Since Dana Point is named after Richard Henry Dana Jr., I thought I should read his “Two Years Before the Mast”, a book assigned in my high school reading list, so very nice to get around to it. The entire book is online at https://www.boater.com/books/mast/mast.txt.
It’s an unbelievable and most interesting story, including:
In 1833, Richard Henry Dana Jr. is an eighteen year old Harvard student, contracts measles so is losing his eyesight and he cannot continue his studies.
Idea is to man him up by being a regular seaman on a sailing ship; somehow the idea works and he is cured.
“Before the mast” is the bow or front of the ship where the regular seaman were quartered while the officers were at the stern.
Massachusetts is becoming industrialized; one of the items being manufactured is shoes so the Boston factories need leather.
Here’s the idea, let’s get the leather from the Mexico territory of California; instead of purchasing the leather, let’s barter with manufactured goods.
The trip is to sail down from Boston to Argentina around Cape Horn up pass Chile and to California; then return.
They load up the sailing ship like a department store full of manufactured goods to barter with including linens, fabrics, farm implements, and leather shoes.
They can sail back and forth from Boston to California in less than 6 months, but stopping and trading up and down the California coast makes it into an over 2 year journey.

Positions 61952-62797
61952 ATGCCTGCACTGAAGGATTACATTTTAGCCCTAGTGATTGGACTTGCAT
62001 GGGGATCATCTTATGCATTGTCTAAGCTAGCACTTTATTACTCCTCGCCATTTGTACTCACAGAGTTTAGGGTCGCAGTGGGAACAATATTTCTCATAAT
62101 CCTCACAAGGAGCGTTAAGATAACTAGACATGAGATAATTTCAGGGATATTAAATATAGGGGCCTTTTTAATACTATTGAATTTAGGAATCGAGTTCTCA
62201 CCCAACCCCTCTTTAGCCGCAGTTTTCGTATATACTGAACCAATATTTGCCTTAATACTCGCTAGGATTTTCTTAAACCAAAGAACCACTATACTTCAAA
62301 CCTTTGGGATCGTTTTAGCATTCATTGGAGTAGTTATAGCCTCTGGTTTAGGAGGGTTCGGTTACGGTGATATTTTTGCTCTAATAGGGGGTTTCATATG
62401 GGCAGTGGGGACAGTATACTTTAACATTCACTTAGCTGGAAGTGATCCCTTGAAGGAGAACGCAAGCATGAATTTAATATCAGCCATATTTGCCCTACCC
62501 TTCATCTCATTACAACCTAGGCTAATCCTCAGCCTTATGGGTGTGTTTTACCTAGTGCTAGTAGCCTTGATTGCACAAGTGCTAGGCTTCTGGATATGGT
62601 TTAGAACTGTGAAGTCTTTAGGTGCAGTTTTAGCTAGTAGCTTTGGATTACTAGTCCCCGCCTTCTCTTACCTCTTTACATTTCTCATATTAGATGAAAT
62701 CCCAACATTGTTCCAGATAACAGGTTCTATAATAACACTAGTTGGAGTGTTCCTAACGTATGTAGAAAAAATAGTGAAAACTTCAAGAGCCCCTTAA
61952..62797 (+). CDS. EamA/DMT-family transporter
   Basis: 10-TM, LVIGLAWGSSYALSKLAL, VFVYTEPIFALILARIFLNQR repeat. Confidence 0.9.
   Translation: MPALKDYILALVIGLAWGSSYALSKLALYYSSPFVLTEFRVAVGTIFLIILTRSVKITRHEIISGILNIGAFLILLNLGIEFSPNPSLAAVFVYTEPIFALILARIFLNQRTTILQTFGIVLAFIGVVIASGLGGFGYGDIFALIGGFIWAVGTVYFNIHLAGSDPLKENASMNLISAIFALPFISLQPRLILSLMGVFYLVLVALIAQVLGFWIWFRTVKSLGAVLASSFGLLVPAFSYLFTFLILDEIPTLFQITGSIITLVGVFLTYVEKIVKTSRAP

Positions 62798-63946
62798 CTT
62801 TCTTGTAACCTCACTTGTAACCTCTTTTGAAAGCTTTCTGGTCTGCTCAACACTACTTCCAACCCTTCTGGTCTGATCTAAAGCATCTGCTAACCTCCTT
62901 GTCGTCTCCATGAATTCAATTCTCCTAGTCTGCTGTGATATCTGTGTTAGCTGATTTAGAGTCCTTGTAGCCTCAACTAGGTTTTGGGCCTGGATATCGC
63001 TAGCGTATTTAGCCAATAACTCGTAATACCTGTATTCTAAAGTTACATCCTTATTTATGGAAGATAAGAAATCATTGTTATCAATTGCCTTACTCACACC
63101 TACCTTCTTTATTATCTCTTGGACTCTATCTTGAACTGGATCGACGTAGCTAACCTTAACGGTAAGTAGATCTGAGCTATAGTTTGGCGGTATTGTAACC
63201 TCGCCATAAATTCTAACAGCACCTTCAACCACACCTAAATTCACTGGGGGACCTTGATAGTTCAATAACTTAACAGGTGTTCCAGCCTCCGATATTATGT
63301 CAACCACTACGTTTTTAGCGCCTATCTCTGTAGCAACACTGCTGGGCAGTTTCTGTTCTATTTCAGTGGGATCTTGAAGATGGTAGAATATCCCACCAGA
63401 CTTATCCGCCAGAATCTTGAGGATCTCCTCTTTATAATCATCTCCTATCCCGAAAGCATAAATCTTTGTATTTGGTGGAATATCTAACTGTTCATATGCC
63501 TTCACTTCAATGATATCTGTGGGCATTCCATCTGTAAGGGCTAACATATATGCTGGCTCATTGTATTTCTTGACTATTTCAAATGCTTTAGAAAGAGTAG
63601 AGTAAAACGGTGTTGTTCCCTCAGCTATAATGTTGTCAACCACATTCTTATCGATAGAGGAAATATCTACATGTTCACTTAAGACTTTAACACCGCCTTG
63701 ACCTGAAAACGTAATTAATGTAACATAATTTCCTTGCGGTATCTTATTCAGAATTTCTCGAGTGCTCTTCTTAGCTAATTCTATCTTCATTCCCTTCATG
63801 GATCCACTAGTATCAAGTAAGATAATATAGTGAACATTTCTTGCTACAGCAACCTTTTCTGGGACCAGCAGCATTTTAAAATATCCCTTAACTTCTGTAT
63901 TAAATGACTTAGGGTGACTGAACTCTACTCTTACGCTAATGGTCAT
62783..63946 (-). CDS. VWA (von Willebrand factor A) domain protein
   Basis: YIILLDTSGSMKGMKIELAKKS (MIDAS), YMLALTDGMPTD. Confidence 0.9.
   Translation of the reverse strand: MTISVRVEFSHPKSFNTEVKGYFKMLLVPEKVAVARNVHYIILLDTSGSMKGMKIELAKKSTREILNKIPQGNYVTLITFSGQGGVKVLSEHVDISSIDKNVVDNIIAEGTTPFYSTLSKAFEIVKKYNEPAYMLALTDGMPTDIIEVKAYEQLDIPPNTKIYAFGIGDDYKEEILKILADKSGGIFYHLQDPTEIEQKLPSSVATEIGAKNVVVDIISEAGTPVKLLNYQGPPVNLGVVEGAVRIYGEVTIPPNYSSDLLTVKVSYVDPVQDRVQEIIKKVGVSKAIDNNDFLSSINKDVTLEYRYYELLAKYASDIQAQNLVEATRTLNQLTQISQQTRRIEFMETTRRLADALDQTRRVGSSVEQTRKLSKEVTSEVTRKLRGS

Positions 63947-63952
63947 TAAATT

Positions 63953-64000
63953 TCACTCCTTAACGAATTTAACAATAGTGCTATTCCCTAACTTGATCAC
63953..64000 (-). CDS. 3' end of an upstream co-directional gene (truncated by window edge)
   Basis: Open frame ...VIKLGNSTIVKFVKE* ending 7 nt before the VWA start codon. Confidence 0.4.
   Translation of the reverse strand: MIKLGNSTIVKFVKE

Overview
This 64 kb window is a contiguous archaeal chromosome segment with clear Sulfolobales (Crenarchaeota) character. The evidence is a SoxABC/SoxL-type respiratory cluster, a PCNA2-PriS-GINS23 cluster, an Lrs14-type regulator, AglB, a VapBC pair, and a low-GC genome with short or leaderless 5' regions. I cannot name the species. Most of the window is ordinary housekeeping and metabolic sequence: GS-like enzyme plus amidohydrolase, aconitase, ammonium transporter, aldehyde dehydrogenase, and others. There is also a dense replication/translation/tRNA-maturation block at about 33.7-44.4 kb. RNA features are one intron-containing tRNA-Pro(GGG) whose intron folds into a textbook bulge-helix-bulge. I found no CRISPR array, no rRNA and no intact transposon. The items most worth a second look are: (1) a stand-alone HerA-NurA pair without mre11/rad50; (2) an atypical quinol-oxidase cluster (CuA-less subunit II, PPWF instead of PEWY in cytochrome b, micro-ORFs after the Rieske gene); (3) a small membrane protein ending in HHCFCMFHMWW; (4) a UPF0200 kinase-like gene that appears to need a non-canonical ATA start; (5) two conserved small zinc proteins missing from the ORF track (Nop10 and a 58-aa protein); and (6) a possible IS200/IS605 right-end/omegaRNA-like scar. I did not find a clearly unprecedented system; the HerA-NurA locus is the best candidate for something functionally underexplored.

The seaman’s responsibilities are huge and work is incredibly tough in the most difficult of weather conditions.
When they get to a stop along the California coast (San Diego, San Juan Capistrano, San Pedro, Santa Barbara, Monterey, Santa Clara, and San Francisco) there is no pier, no wharf and no stevedores. The Mexicans will not require the Indians to load and unload the hides (tallow and horns). The seaman have to keep the hides dry and load into boats, and row the boats to and from the anchored ship.
Once the hides are in the ship, is that it? No they, unload when at San Diego and dry out the hides laying them out in the sun.
When the decision is made to return to Boston, they unload the ship and set a fire inside it. Watching the smoke, they caulk up the leaks. Then they cram every possible hide into the ship to return.
Dana did not think much of the Californios of the Mexican ranchos who would rather prance than work.
Dana’s book was published in 1840 and was a best seller; when gold was discovered in California in 1849, it was one of the few sources of information about California.
When Dana was in San Francisco Bay, there was the Mission Delores, the Presidio, and one house. When he returned twenty-four years later, San Francisco was a city of one hundred thousand people.